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Vernacular Taxonomy, Classification and Varietal Diversity of fig (Ficus carica L.) Among Jbala cultivators in Northern Morocco

Human Ecology, Volume 40, Number 2 - SpringerLink

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Vegetation History and Archaeobotany, Volume 21, Number 3 - SpringerLink

Vegetation History and Archaeobotany, Volume 21, Number 3 - New archaeobotanical results from 15 Neolithic sites in northern Germany are presented in a review of the Neolithic plant economy in northern and north-western Europe. Available archaeobotanical data from north-western Europe are evaluated and compared with our new results. In the whole region, barley and emmer were the main crops. Regional and diachronic differences are observed in the cultivation of einkorn, spelt and naked wheat. For oil plants and pulses only rare information from macro remains is available, as we mainly deal with charred material. It is noticeable that gathered plants played an important role in the Funnel Beaker economy. Plant choice, especially the relevance of cultivated versus gathered plants is discussed, based on new and existing data. Based on a structural comparison of charred plant assemblages from domestic sites and tombs, we develop a research hypothesis that settlement finds provide insight into production and consumption of food from crops, while tombs mainly yield evidence of plants gathered in the wild or in semi-wild areas in the vicinity of former settlements. Therefore, we suggest a model of different purposes and meanings of plants, depending on whether primarily an economic or a social/ritual sphere is regarded. But, for all evaluations and interpretations, it is essential to consider the taphonomic processes and conditions. Therefore, further research is necessary to verify our hypothesis, which derives from first insights into new material.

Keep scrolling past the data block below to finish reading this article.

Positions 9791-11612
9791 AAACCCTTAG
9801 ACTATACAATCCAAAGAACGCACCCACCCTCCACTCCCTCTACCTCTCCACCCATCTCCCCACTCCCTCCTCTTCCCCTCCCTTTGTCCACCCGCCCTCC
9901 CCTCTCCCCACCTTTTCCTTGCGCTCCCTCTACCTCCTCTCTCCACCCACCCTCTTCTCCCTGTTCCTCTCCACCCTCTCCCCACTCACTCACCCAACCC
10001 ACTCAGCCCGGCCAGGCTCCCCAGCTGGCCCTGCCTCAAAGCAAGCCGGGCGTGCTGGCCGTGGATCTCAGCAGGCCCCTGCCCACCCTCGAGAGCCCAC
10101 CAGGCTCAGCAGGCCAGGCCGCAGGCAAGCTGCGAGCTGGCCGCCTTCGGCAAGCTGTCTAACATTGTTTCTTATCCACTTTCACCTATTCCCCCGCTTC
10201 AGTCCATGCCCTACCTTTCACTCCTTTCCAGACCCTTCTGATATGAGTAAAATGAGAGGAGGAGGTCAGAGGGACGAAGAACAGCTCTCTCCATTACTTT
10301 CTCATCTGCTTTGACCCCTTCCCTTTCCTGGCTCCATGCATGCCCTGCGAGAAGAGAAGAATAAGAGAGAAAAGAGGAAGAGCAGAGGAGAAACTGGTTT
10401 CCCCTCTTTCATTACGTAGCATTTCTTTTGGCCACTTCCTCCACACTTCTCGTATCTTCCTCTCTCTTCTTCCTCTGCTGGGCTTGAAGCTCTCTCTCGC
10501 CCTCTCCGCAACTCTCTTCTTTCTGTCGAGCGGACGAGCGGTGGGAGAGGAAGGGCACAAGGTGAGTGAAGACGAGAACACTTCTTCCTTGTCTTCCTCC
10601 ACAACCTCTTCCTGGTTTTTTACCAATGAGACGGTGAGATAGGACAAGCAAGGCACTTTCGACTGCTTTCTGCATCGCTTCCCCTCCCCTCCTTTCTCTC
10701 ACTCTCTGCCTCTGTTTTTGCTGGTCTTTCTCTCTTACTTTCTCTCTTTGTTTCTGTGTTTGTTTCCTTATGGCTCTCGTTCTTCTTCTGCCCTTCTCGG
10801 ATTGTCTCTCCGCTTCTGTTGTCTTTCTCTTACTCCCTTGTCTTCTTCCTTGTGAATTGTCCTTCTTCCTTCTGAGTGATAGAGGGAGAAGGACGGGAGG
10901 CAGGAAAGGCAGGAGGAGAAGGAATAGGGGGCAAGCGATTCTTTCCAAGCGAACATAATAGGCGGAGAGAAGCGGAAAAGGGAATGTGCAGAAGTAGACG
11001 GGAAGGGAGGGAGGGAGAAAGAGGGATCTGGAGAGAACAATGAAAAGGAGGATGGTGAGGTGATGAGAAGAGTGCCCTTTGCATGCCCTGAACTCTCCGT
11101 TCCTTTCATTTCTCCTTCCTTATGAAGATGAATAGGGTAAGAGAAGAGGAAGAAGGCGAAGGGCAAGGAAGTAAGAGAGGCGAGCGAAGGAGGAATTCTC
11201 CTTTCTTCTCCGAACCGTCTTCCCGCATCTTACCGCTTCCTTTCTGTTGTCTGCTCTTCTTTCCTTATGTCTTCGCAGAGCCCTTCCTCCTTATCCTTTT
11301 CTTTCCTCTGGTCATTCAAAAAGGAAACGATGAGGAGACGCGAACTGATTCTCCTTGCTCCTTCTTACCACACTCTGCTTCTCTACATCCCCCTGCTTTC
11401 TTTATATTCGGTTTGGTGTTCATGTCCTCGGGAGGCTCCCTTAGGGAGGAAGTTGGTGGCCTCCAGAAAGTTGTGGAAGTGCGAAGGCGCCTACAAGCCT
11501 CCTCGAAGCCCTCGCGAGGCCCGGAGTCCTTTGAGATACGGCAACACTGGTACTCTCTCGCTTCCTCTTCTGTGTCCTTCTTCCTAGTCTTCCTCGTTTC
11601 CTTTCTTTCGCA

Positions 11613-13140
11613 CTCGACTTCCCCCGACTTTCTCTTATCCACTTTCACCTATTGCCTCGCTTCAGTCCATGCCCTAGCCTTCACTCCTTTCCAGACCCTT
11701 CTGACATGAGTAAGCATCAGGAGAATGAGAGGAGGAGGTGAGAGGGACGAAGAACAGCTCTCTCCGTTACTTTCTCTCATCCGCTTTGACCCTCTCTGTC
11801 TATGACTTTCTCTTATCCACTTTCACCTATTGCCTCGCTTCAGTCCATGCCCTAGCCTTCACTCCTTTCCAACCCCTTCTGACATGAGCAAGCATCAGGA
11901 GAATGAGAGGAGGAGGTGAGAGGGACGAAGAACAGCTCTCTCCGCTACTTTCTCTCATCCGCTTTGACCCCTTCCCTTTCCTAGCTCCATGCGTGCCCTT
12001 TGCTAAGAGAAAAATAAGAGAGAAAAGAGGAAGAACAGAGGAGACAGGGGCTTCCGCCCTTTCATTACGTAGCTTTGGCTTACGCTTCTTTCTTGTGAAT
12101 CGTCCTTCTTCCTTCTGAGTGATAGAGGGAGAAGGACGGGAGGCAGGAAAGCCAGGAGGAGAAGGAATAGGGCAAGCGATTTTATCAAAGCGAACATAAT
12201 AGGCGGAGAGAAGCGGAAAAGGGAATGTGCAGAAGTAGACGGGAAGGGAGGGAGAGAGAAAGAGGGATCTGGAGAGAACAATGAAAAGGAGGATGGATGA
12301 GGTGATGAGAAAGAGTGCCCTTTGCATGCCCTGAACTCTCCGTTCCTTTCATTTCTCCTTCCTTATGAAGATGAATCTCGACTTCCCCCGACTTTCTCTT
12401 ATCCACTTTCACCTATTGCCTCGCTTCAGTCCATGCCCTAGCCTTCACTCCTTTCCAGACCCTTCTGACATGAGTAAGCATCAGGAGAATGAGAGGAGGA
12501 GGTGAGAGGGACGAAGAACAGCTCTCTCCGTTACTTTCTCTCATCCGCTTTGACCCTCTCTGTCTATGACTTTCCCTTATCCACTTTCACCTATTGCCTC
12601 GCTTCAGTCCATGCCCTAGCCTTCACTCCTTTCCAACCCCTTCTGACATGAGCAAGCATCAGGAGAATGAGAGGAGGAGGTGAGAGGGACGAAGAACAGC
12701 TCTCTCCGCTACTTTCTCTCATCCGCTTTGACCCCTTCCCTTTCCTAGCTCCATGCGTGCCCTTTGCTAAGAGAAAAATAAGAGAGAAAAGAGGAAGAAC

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Searching for ancient plants… and making progress with the bigger picture

Searching for ancient plants… and making progress with the bigger picture | Archaeobotany and Domestication | Scoop.it
Sam Nixon reports. We have been making good progress with the analysis of the material brought back from the recent fieldseason. The archaeobotanical finds (see previous postings on this) have been...
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Humans implicated in Africa's deforestation

Humans implicated in Africa's deforestation | Archaeobotany and Domestication | Scoop.it

Climate change alone cannot explain abrupt loss of rainforest 3,000 years ago, study suggests. Bantu-speaking migrants may have had a bigger hand in the destruction of Africa's rainforests than was previously thought.

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Earliest evidence for Cypriot villagers, dogs, and cats found

Earliest evidence for Cypriot villagers, dogs, and cats found | Archaeobotany and Domestication | Scoop.it

Archaeological evidence suggests that humans began frequenting the island of Cyprus by about 12,500 years ago, but little is known about the early Cypriots’ way